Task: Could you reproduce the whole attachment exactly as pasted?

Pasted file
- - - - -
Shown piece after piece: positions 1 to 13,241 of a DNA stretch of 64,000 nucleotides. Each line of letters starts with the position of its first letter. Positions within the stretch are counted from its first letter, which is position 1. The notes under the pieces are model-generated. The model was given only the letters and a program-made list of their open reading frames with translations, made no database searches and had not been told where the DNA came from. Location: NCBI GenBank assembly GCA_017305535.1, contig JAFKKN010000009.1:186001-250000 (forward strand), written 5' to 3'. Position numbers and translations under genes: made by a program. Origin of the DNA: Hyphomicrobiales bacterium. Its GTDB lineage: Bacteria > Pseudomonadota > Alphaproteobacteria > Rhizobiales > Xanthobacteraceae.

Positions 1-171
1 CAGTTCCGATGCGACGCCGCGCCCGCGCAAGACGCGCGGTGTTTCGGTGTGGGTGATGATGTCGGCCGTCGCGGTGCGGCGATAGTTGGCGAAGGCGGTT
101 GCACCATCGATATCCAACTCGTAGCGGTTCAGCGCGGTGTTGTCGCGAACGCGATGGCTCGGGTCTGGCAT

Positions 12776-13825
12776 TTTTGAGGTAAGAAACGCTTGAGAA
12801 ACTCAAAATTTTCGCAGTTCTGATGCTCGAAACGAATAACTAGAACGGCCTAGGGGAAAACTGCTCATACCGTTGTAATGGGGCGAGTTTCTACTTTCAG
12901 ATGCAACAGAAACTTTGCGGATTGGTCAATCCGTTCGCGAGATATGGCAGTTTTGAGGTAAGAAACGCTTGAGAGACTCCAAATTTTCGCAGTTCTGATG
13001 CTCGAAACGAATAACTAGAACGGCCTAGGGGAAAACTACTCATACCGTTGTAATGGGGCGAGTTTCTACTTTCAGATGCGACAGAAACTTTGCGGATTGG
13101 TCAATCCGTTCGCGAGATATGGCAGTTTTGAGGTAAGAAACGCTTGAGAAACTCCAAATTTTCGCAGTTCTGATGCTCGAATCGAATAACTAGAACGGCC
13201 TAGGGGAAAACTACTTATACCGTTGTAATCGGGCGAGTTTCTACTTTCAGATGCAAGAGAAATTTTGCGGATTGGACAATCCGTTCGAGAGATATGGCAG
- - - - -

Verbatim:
Shown piece after piece: positions 1 to 13,241 of a DNA stretch of 64,000 nucleotides. Each line of letters starts with the position of its first letter. Positions within the stretch are counted from its first letter, which is position 1. The notes under the pieces are model-generated. The model was given only the letters and a program-made list of their open reading frames with translations, made no database searches and had not been told where the DNA came from. Location: NCBI GenBank assembly GCA_017305535.1, contig JAFKKN010000009.1:186001-250000 (forward strand), written 5' to 3'. Position numbers and translations under genes: made by a program. Origin of the DNA: Hyphomicrobiales bacterium. Its GTDB lineage: Bacteria > Pseudomonadota > Alphaproteobacteria > Rhizobiales > Xanthobacteraceae.

Positions 1-171
1 CAGTTCCGATGCGACGCCGCGCCCGCGCAAGACGCGCGGTGTTTCGGTGTGGGTGATGATGTCGGCCGTCGCGGTGCGGCGATAGTTGGCGAAGGCGGTT
101 GCACCATCGATATCCAACTCGTAGCGGTTCAGCGCGGTGTTGTCGCGAACGCGATGGCTCGGGTCTGGCAT

Positions 12776-13825
12776 TTTTGAGGTAAGAAACGCTTGAGAA
12801 ACTCAAAATTTTCGCAGTTCTGATGCTCGAAACGAATAACTAGAACGGCCTAGGGGAAAACTGCTCATACCGTTGTAATGGGGCGAGTTTCTACTTTCAG
12901 ATGCAACAGAAACTTTGCGGATTGGTCAATCCGTTCGCGAGATATGGCAGTTTTGAGGTAAGAAACGCTTGAGAGACTCCAAATTTTCGCAGTTCTGATG
13001 CTCGAAACGAATAACTAGAACGGCCTAGGGGAAAACTACTCATACCGTTGTAATGGGGCGAGTTTCTACTTTCAGATGCGACAGAAACTTTGCGGATTGG
13101 TCAATCCGTTCGCGAGATATGGCAGTTTTGAGGTAAGAAACGCTTGAGAAACTCCAAATTTTCGCAGTTCTGATGCTCGAATCGAATAACTAGAACGGCC
13201 TAGGGGAAAACTACTTATACCGTTGTAATCGGGCGAGTTTCTACTTTCAGATGCAAGAGAAATTTTGCGGATTGGACAATCCGTTCGAGAGATATGGCAG